PRIORY OF ST. JOHN THE BAPTIST

PRIORY OF ST. JOHN THE BAPTIST

PRIORY OF ST. JOHN THE BAPTIST

This priory was founded in the early 13th century for the Crutched or Crossed Friars (derived from the wooden staffs they carried which were topped by a cross) of the Order of John the Baptist. This monastery was built on the southern bank of the Boyne just across St.Peter’s bridge from the Victorine Friary.

The most prominent building is a 15th century three-storey residential tower. The priory was dissolved in 1540 and the buildings were re-used as a private residence.

At the time of the dissolution the priory owned a church, two towers, a hall, storehouse, kitchen, brewhouse, two granaries, a pigeon-house and a haggard. There was twenty acres of arable land on the north side of the Boyne, seventy arable acres on the south side of the Boyne, land and a mill on Blackwater, a Castle and land at Longwood and various other lands around County Meath.

The Priory and its possession were granted to Robert Dillon who later disposed of it to the Ashe family who made their home in the main keep.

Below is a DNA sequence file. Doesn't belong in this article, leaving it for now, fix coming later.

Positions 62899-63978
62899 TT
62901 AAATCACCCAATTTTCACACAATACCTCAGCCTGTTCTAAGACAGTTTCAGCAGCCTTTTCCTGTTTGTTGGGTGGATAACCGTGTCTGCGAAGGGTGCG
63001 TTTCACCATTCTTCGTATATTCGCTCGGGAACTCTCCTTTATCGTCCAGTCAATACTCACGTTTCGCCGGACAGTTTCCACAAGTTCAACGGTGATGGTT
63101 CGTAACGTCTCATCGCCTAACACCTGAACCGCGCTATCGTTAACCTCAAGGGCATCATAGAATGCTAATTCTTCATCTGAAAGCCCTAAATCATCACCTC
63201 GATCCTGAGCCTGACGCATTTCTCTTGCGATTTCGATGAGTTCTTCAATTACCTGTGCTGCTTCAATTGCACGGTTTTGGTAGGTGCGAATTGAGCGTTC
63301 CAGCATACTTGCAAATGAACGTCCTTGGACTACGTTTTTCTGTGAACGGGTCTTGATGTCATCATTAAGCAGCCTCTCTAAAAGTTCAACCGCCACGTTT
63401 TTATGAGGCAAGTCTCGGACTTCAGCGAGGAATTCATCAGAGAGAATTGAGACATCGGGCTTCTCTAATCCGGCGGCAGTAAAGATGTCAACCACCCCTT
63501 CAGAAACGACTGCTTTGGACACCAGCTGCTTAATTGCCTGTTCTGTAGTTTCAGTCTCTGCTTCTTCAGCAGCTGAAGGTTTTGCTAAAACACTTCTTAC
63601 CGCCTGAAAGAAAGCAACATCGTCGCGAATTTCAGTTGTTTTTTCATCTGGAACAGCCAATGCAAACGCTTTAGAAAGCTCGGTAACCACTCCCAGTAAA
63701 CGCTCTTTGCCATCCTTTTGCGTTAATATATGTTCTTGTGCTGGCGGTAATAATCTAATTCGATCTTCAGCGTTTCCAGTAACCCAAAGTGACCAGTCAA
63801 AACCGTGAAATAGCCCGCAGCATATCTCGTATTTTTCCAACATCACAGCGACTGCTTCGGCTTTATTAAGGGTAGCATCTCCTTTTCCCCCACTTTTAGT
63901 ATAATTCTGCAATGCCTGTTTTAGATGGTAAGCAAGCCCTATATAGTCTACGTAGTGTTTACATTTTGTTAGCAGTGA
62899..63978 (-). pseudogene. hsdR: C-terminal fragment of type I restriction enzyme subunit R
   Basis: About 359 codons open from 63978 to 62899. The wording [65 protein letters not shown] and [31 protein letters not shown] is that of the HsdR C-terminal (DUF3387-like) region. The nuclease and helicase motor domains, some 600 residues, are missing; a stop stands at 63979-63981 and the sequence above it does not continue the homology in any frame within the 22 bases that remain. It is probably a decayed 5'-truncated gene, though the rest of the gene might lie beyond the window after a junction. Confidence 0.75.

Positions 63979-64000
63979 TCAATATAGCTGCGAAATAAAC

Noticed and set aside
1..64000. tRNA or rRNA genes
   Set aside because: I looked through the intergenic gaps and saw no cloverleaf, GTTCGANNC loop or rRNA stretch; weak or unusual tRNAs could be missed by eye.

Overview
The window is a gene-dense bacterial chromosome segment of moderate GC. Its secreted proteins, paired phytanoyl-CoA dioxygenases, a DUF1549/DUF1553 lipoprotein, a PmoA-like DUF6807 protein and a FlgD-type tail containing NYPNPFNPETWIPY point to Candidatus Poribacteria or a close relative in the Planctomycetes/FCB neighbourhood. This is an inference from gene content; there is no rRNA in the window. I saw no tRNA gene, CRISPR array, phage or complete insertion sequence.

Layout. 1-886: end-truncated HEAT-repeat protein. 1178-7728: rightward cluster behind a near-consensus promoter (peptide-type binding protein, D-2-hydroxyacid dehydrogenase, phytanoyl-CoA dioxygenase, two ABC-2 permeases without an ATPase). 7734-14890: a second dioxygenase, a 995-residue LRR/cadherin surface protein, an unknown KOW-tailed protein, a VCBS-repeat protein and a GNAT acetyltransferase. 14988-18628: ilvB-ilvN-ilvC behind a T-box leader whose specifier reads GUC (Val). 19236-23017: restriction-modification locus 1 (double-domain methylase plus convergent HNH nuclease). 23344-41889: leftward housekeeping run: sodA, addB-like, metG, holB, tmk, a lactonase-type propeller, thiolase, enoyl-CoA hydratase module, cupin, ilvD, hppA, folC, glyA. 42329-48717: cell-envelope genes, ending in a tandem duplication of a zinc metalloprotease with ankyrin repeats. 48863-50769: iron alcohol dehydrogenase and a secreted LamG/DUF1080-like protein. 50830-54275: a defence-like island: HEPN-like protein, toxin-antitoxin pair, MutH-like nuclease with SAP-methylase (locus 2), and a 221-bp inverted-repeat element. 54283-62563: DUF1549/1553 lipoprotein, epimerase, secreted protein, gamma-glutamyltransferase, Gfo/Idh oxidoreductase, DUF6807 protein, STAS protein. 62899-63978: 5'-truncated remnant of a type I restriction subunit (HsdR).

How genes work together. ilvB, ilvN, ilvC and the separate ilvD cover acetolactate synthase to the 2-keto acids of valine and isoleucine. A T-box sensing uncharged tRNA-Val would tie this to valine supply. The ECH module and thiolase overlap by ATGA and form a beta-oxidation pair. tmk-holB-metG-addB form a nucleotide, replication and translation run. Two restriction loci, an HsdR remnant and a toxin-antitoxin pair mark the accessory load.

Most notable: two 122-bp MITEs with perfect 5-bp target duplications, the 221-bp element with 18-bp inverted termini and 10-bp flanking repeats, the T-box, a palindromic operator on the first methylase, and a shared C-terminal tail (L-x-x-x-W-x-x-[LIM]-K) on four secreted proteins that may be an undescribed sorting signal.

After being abandoned by the Ashe family the keep was inhabited by Bishop Brown the Roman Catholic Bishop of Meath. After the Battle of the Boyne the building was granted to one of King William's men. During his first night in the holy spot he saw a “most horrid vision” and at dawn of the day he ordered his horse and rode away never to return.

St Peters Bridge, also known as Newtown Bridge, has five arches and on alcove and it is thought to date from the 15th century.



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